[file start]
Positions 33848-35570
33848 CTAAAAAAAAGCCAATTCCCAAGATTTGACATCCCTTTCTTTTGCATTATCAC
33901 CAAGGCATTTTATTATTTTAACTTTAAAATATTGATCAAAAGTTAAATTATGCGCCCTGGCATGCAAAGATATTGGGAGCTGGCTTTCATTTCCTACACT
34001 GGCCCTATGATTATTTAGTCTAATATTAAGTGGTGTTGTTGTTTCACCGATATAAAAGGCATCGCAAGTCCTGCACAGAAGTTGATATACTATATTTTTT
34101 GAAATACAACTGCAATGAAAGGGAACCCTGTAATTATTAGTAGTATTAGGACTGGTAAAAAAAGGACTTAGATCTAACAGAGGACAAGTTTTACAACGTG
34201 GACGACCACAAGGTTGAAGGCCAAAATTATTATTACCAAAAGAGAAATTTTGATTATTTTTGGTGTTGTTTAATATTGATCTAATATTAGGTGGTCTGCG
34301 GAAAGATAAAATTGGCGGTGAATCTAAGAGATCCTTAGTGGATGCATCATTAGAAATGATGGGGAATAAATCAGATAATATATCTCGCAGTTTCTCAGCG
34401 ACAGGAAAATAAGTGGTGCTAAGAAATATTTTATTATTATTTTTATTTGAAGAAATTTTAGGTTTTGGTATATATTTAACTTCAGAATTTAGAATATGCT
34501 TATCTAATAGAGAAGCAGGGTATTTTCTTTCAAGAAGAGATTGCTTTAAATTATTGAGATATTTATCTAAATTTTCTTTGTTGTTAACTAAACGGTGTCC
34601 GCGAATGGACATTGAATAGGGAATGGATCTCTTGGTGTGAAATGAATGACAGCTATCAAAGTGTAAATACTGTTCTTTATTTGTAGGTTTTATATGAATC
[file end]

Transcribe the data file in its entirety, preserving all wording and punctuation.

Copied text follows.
Positions 33848-35570
33848 CTAAAAAAAAGCCAATTCCCAAGATTTGACATCCCTTTCTTTTGCATTATCAC
33901 CAAGGCATTTTATTATTTTAACTTTAAAATATTGATCAAAAGTTAAATTATGCGCCCTGGCATGCAAAGATATTGGGAGCTGGCTTTCATTTCCTACACT
34001 GGCCCTATGATTATTTAGTCTAATATTAAGTGGTGTTGTTGTTTCACCGATATAAAAGGCATCGCAAGTCCTGCACAGAAGTTGATATACTATATTTTTT
34101 GAAATACAACTGCAATGAAAGGGAACCCTGTAATTATTAGTAGTATTAGGACTGGTAAAAAAAGGACTTAGATCTAACAGAGGACAAGTTTTACAACGTG
34201 GACGACCACAAGGTTGAAGGCCAAAATTATTATTACCAAAAGAGAAATTTTGATTATTTTTGGTGTTGTTTAATATTGATCTAATATTAGGTGGTCTGCG
34301 GAAAGATAAAATTGGCGGTGAATCTAAGAGATCCTTAGTGGATGCATCATTAGAAATGATGGGGAATAAATCAGATAATATATCTCGCAGTTTCTCAGCG
34401 ACAGGAAAATAAGTGGTGCTAAGAAATATTTTATTATTATTTTTATTTGAAGAAATTTTAGGTTTTGGTATATATTTAACTTCAGAATTTAGAATATGCT
34501 TATCTAATAGAGAAGCAGGGTATTTTCTTTCAAGAAGAGATTGCTTTAAATTATTGAGATATTTATCTAAATTTTCTTTGTTGTTAACTAAACGGTGTCC
34601 GCGAATGGACATTGAATAGGGAATGGATCTCTTGGTGTGAAATGAATGACAGCTATCAAAGTGTAAATACTGTTCTTTATTTGTAGGTTTTATATGAATC